positive globalizationMoreover, this is particularly important to improving human lives across the world. If any society truly wants to improve, the first step is to place itself within context. The leaders of that society – business leaders as well as policymakers – must know with certainty the relative position their country holds against other nations. Once a baseline or benchmark has been established, proper and reasonable goals, objectives and strategies can be developed to address our social issues and improve them.

Interestingly, at the end of the day, there’s no grand science behind making change and improving human life. The problem is this. It’s easy to sit and wait for human crises, then react and respond to them. It is a whole new way of living to be intentional, see opportunity and initiate change.

But opportunity rarely finds us. We must seek it out. When opportunity presents itself, fear keeps us from being intentional. But Seth Godin says that “you have everything you need to build something far bigger than yourself.”

To help you find those trends and opportunities we have compiled four indices you can use:

With this information, value grows with the intentional. And, as you engage, you’ll find others will feel the need to belong. Fascinating how human behavior is, right? They will want to be led, to join you, to contribute. “We are drawn to leaders and to their ideas,” says Seth Godin, “and we can’t resist the rush of belonging and the thrill of the new.”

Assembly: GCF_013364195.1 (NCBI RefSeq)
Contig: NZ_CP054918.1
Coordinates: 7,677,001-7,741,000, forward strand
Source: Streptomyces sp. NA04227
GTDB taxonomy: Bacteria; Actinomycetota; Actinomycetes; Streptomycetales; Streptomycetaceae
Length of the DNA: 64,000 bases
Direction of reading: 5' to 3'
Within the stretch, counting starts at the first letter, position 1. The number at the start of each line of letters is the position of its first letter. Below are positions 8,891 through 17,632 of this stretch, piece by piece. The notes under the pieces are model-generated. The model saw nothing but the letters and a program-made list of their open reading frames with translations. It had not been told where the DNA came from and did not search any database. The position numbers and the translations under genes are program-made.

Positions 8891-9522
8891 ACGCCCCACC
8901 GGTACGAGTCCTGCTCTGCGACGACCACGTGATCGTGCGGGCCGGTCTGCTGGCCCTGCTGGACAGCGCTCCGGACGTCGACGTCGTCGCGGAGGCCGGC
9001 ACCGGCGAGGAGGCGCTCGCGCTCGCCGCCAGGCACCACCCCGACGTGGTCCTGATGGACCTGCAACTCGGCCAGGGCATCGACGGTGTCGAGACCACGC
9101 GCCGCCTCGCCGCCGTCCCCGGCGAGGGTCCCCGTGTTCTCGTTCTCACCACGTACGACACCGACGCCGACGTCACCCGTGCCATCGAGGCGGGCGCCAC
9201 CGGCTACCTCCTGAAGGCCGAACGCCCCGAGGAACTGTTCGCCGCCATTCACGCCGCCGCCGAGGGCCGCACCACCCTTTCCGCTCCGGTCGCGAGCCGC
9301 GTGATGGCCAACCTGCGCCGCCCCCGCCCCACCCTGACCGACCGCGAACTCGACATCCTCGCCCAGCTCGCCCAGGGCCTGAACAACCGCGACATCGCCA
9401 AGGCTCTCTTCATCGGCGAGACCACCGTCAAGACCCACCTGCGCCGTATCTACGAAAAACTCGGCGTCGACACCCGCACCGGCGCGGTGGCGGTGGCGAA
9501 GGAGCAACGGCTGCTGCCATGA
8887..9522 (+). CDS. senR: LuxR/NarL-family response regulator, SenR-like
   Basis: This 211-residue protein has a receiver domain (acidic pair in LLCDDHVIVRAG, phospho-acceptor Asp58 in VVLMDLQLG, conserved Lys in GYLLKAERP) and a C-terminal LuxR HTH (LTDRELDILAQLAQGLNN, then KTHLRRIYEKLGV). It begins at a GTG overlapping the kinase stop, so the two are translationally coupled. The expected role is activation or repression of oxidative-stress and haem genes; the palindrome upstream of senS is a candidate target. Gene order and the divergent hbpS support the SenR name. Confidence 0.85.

Your job is to make change.

The Fundamental Importance of Connecting the Dots

Knowledge is power—that is an unquestionable truth. On one hand, the whole world is totally immersed inside the information age, the knowledge era. The tools to successfully navigate it have already been developed and are both relatively accessible and extremely powerful. At the same time, the world is also fully immersed in an age of intensive and accelerated globalization. If these two elements are combined, the solution is within the problem itself. There is no way to overstate the importance of appropriately connecting the dots, tying up loose ends in order to achieve success in any human activity. This is a universal truth that knows no exceptions. It is such a simple truth that it is both humiliatingly simple and painfully obvious. However, judging by the enormous delays observed in most countries, it is clear that: